Earlier this year, Valeo bought German confectionery group Schluckwerder, famous for its Lübeck marzipan sweets, in a deal that added almost 500 staff to build its workforce to 4,500 and boost annual sales to €1.2 billion. All told, the company has completed 18 acquisitions since its foundation.

Staff in Republic

The Republic now accounts for less than one-third of group revenues and about 600 of its 4,000 employees. “It’s comforting to have been told by management this week that the sale will have no impact on the business here,” said Colm Casserly, an industrial organiser in trade union Siptu’s manufacturing division. “But the €1.7 billion price tag on the deal jumps out when you consider we’ve just agreed a 2 per cent pay rise with Valeo for workers who have been slogging away during the pandemic.”

While Valeo was reported in 2014 to have been preparing for an initial public offering, it came to nothing.

Valeo was formed in 2010 as CapVest backed the combination of Batchelors and Dublin-listed Origin Enterprises’ foods Odlums, Shamrock and Roma brands.
Valeo was formed in 2010 as CapVest backed the combination of Batchelors and Dublin-listed Origin Enterprises’ foods Odlums, Shamrock and Roma brands.

By 2017, as the CapVest Fund II, in which Valeo was invested, was coming to the end of its investment cycle, its remaining holdings – also including at the time the Mater Private Hospital – were sold to US private equity firm HarbourVest Partners. Many of the CapVest II investors took up the chance to roll their interests into the new fund, which continued to be managed by Fitzpatrick’s outfit.

It emerged in January that CapVest had hired Goldman Sachs to find a buyer for the highly indebted company, with Bain, London-headquartered private equity house Cinven and Paris-based PAI Partners ending up on a short list at the end of last month, with final bids originally scheduled for the end of month.

However, Bain, which is said to have been ahead of its rivals in the bidding, is said to have piled on the pressure last week to do a deal. CapVest declined to outline the returns that are being made by underlying investors in Valeo.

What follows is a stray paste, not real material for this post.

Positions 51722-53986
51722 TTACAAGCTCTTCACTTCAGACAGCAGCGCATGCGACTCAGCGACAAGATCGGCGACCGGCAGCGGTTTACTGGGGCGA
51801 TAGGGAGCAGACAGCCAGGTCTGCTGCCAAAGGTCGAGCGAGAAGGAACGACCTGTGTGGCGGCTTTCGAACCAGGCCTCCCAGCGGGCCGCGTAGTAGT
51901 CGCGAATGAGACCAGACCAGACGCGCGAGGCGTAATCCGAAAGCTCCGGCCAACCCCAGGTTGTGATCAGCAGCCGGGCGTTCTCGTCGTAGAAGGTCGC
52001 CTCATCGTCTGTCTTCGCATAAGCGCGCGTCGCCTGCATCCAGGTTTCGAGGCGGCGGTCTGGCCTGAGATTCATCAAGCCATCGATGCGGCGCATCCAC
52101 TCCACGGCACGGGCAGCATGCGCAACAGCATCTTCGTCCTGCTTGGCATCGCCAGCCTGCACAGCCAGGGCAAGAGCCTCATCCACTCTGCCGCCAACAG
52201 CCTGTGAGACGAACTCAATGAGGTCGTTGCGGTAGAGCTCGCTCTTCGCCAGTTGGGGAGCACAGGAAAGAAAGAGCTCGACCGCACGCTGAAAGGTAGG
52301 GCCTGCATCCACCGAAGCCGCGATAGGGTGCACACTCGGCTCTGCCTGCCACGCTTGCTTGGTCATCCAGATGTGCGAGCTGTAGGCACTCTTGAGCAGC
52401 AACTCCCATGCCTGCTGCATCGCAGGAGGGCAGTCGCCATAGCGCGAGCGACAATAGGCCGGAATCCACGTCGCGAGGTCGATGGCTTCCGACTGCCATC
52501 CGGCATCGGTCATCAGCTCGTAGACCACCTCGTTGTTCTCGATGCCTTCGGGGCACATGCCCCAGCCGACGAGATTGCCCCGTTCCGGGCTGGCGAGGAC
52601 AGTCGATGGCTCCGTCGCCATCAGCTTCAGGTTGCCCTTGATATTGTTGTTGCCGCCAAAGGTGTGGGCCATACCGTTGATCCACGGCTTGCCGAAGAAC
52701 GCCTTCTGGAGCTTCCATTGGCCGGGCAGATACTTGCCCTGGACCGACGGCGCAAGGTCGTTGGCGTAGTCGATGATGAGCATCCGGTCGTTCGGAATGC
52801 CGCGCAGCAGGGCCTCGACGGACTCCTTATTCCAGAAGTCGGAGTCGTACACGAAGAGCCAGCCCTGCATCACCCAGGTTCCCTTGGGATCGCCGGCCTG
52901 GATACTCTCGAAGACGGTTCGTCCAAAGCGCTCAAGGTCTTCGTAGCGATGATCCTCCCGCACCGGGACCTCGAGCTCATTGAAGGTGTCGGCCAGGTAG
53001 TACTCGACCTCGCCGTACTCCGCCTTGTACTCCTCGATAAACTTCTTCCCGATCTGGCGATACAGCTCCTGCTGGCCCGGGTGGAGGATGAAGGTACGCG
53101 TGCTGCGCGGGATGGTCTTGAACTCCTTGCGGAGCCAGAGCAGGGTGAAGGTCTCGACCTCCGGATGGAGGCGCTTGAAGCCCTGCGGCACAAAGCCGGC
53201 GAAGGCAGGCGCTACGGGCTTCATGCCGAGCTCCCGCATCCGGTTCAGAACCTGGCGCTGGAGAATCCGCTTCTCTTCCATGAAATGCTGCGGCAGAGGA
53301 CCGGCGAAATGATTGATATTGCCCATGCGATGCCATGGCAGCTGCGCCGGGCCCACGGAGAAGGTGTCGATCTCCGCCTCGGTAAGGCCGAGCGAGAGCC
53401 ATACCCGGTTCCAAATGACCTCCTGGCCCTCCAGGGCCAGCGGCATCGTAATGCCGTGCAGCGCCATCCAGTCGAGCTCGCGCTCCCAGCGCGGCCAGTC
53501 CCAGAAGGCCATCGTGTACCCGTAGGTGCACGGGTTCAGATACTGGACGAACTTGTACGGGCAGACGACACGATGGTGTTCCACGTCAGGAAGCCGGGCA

International footprint

Valeo’s closest publicly quoted peer, Premier Foods, has seen its share price soar almost 350 per cent from its March 2020 lows to leave it with a market valuation just north of £850 million (€987 million). However, it is still trading at a multiple of about six times its earnings before interest, tax, depreciation and amortisation (ebitda).

The Bain deal has been set at more than 10 times Valeo’s €170 million ebitda. Industry observers point out that the Irish company has a broader international footprint across Europe, and that Valeo’s brands have benefited from heavy investment in marketing and innovation – with Rowse, for example, taking on Nutella by venturing into chocolate spreads earlier this year. But the toppy price suggests Bain has big plans.

Market sources say that Valeo has been looking at US deals for some time. The backing of a major US private equity firm, whose grocery and foodservice investments have included Brakes Group, Dominos Pizza and Burger King, would give access to the financial power and market knowledge to carry out a major acquisition in North America, they say. Last month, Bain agreed to buy Dessert Holdings, the Minnesota-based maker of premium cakes and desserts, in a deal reported to be worth $1 billion (€830 million).

High valuation

Kearney, who will remain in charge of Valeo following the takeover, would be all too aware of the European food companies that have lost their shirts chasing deals on the other side of the Atlantic. In Ireland alone, C&C, Aryzta and Greencore bear the scars of chasing American dreams, even if the examples of Kerry Group and Glanbia offer hope.